Carson, as a thriving community, offers a wealth of legal professionals for its residents to consider. When conducting an online search for “employment lawyer Carson” or “wrongful termination attorney Carson,” you’re likely to encounter numerous paid advertisements from employment lawyers based in various locations. Navigating this sea of choices to select the right attorney with the necessary skills and experience can indeed be challenging when relying primarily on paid internet advertisements. For individuals in search of legal representation, evaluating an attorney’s proficiency in handling employment trials and litigation can be a formidable task when their primary reference point is an advertisement. However, at the Akopyan Law Firm, A.P.C., each attorney brings nearly two decades of invaluable experience to the table. Our legal team boasts a well-established track record of success, effectively advocating for both employees and employers. Our firm’s guiding principle revolves around prioritizing quality over quantity. Rather than inundating the market with advertising, our attorneys dedicate their time to the courtroom, vigorously fighting for our clients’ rights. We understand that actions speak louder than words and wholeheartedly invite you to seek references from satisfied clients upon request. Additionally, you can explore our online reviews to gain added confidence in our capabilities. With conveniently located offices just minutes away from Carson, we are poised and prepared to provide top-tier legal representation to the residents of Carson, ensuring that their legal needs are met with the utmost level of expertise and professionalism. Your pursuit of justice begins here.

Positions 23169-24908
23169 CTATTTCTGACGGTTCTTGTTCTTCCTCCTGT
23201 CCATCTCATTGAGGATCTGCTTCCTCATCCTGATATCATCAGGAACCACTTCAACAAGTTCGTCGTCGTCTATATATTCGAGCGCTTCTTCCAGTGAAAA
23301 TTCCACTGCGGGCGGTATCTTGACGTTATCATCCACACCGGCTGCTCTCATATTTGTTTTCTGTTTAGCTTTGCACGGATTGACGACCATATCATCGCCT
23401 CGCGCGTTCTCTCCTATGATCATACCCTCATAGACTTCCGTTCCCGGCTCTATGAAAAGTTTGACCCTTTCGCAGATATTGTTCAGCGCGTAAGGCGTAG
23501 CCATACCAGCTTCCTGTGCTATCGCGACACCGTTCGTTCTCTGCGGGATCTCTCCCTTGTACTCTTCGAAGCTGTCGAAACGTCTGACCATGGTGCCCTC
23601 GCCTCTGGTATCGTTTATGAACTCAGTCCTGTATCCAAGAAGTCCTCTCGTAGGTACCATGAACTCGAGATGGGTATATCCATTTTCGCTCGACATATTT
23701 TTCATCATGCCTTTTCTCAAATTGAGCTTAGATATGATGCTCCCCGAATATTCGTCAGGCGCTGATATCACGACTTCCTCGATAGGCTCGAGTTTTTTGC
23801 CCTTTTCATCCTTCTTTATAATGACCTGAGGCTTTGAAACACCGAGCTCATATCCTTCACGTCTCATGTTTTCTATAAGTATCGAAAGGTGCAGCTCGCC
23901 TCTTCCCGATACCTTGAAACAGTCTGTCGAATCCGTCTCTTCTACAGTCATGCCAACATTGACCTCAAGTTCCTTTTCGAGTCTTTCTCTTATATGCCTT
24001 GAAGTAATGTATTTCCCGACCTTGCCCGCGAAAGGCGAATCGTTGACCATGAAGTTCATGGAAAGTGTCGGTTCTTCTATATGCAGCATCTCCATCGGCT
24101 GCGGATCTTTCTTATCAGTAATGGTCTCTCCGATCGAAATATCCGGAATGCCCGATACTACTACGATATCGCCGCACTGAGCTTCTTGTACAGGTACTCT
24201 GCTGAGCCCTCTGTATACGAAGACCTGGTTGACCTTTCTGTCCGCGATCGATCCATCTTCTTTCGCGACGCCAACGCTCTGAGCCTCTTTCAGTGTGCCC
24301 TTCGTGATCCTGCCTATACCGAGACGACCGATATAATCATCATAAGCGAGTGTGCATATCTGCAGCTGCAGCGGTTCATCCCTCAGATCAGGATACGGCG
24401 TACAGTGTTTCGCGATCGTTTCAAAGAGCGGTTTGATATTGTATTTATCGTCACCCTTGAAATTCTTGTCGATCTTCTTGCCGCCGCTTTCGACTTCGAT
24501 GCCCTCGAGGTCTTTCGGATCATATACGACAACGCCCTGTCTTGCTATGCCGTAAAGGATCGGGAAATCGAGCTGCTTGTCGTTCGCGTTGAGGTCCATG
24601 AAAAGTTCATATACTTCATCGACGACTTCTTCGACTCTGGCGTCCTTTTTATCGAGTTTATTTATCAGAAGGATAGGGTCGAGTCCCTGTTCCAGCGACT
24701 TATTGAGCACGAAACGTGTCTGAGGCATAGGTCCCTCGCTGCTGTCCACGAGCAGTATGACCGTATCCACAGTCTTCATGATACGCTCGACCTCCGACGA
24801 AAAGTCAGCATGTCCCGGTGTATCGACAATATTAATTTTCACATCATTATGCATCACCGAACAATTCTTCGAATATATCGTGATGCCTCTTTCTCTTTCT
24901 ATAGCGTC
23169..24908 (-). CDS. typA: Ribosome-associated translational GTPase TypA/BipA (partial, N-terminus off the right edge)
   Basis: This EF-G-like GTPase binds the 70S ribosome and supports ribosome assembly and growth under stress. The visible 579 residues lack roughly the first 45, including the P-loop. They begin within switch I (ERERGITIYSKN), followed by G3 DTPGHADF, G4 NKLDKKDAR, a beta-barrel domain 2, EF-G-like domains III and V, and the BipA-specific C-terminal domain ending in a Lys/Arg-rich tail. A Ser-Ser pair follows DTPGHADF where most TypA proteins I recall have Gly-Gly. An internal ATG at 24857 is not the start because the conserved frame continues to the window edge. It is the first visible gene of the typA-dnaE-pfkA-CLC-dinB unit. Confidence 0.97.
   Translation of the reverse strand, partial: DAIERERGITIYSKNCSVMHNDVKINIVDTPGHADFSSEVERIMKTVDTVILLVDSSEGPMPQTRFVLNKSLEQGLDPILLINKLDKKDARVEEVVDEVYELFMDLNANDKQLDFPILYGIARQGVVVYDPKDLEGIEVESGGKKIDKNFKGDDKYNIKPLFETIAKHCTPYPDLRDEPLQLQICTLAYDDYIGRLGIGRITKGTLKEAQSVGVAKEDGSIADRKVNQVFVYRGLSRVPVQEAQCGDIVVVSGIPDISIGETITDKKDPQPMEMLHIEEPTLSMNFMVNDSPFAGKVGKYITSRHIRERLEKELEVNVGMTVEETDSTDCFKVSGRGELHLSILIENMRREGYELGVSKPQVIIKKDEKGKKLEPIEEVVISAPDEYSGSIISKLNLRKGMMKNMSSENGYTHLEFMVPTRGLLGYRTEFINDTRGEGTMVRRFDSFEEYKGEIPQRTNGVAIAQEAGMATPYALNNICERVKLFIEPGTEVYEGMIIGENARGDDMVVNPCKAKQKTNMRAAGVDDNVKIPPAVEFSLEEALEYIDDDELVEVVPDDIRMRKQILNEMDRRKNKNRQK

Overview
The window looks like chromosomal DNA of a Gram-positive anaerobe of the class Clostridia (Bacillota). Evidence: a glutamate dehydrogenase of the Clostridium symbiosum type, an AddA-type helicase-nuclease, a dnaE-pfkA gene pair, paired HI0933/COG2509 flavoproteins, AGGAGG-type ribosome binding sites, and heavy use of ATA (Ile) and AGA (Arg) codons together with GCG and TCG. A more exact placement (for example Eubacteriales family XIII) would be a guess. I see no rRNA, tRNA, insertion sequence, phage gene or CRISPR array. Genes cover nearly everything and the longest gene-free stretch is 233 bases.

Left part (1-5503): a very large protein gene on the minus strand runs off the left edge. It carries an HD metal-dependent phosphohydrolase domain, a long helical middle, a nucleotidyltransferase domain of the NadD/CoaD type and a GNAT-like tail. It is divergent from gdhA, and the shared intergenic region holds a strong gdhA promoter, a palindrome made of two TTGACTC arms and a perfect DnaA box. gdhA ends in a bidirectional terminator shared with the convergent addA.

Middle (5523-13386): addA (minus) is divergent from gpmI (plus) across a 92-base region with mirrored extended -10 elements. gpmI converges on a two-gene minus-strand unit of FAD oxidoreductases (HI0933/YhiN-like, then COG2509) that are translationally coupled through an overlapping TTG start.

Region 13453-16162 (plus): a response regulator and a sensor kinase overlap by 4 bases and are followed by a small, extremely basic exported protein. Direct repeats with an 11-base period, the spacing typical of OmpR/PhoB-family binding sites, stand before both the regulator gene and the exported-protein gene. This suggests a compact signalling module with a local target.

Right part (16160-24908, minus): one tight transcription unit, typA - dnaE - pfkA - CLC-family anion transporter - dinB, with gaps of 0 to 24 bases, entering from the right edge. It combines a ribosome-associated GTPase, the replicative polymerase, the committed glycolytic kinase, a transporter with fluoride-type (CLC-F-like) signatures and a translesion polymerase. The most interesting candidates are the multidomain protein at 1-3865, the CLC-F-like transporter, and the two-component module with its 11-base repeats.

Employers and Employees in Carson Are Welcomed To Contact Us To Discuss Matters Involving:

Featured Employment Case

Fisher v. San Pedro Peninsula Hosp., 214 Cal. App. 3d 590 (Ct. App. 1989)